The online survey of 168 companies found that half had lost a device with important company data on it.
While the rise of bring your own device (BYOD) programs is giving employees greater flexibility regarding where, when and on what platform they are productive, 57 percent of employees believe that BYOD puts their personal data at risk as well, according to a report
from data governance software specialist Varonis.
The online survey of 168 companies found that half had lost a device with important company data on it. More worrisome is the fact that 22 percent of the respondents reported a lost device had created security implications. In further analyzing personal device security, Varonis discovered that 13 percent said they didn’t even have device-level password protection in place-- the most basic security measure.
However, it was unclear whether there is a connection between BYOD policies and security consequences. Respondents who reported working in an environment without a BYOD policy reported a slightly higher rate of security implications (26 percent) when a device was lost compared to the overall average, while those in an environment with a BYOD policy experienced closer to the average rate (21 percent).
Regardless of whether they are in a BYOD-approved environment, employees equally appear to be device-obsessed, with nearly 86 percent of employees using their devices for work all day and night. A little under half (44 percent) of respondents reported doing so even during meals. Additionally, 20 percent of respondents consider themselves "borderline workaholic," with 15 percent bringing their devices on vacation, and 7 percent claiming that their work and home lives are one.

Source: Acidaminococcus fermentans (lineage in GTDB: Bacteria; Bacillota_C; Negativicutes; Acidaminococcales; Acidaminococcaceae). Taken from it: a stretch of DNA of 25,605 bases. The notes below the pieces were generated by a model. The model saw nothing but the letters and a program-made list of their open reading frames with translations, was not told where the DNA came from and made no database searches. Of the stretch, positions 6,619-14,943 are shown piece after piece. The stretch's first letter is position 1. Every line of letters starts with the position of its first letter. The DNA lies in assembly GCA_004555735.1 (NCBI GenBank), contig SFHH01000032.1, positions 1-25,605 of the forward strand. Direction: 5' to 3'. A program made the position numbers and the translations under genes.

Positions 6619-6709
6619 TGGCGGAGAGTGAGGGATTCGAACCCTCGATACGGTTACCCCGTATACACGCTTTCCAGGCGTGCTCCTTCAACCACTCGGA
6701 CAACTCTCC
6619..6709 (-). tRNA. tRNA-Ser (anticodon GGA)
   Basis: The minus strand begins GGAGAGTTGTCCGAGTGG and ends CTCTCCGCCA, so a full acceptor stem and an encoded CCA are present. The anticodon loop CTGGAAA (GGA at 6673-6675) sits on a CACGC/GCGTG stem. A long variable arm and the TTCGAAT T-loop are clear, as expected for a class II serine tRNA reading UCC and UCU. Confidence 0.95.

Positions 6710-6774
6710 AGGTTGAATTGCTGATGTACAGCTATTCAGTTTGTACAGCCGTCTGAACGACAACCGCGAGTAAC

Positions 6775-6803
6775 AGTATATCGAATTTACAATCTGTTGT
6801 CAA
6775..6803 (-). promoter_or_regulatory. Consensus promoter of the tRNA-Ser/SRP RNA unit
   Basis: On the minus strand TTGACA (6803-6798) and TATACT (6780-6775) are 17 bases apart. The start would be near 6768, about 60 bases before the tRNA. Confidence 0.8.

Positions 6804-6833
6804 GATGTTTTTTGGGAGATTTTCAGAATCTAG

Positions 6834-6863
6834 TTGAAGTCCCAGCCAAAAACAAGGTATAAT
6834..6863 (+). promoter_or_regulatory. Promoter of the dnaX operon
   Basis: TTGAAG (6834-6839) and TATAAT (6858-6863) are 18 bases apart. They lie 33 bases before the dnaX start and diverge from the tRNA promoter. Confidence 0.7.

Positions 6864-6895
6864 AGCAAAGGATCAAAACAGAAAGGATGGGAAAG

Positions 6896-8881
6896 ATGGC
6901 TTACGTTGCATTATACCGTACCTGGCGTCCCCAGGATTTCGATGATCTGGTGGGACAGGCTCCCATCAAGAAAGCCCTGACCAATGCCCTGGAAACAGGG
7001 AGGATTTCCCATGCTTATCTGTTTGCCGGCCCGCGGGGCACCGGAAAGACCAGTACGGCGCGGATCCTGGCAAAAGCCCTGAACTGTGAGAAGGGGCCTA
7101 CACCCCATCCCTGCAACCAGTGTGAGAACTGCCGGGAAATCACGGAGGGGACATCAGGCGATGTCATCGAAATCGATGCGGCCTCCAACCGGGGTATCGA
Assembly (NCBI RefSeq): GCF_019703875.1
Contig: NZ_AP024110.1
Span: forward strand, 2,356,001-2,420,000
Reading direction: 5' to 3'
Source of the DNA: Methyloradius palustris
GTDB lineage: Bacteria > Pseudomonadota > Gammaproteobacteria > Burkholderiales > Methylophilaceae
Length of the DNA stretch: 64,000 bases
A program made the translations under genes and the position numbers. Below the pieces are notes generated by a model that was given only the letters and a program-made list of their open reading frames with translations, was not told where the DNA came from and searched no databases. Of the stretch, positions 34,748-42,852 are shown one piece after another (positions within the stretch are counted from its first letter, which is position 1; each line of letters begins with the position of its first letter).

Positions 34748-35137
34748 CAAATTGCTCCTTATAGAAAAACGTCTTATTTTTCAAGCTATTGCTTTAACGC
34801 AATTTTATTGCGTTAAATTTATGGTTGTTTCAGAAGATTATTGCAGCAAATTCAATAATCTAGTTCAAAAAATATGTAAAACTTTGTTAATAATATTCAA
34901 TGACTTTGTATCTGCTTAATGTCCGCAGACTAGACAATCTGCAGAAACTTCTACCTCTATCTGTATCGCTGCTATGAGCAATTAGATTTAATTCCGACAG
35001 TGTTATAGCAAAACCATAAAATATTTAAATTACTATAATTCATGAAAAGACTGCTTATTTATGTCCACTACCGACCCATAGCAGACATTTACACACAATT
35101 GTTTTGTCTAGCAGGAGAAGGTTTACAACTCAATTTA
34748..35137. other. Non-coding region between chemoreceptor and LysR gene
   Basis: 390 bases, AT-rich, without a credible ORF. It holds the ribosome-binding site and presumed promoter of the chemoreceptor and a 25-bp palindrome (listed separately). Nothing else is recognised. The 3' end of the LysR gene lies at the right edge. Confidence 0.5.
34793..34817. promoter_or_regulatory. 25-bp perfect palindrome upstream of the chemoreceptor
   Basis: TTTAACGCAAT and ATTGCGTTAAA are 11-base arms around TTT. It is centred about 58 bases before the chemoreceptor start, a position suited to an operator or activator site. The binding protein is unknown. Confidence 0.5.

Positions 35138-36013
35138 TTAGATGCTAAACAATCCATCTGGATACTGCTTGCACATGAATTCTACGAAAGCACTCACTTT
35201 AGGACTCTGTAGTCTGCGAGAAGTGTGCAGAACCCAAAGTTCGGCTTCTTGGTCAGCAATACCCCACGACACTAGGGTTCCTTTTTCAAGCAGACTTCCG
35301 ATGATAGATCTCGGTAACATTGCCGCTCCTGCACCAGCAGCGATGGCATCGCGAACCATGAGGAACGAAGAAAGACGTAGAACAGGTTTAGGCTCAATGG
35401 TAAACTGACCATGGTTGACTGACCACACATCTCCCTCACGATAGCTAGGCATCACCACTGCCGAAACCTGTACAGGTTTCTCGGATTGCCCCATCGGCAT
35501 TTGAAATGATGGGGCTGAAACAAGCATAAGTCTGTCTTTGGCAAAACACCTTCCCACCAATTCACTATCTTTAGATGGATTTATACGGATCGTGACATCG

"Being connected to work around the clock appears to be accepted as the new normal," Varonis vice president of strategy David Gibson said in a statement. "While organizations are capturing the many benefits of BYOD -- and the willingness of the workforce to embrace this style of working -- companies must protect themselves by developing a BYOD policy that lets people know what is and isn't allowed."
The survey also revealed that only about 26 percent companies completely forbid access to corporate data. The 74 percent of companies that do allow access either have a formal BYOD policy (41 percent) or lack an official BYOD policy but have a permissive environment (33 percent). The most popular method to secure mobile devices is password protection (57 percent), followed by 35 percent who wipe devices remotely and 24 percent who use encryption.
"Whether it’s officially sanctioned through BYOD programs or employees simply using their gadgets during work hours, smartphones and other consumer-grade mobile hardware are now an accepted part of corporate IT environments," the report concluded. "The survey shows that they are carrying their habits of checking emails and other information as they use officially approved personal devices during work. With the blurring of lines between personal and business on mobile devices, the question faced by corporations is how seriously they will enforce policies."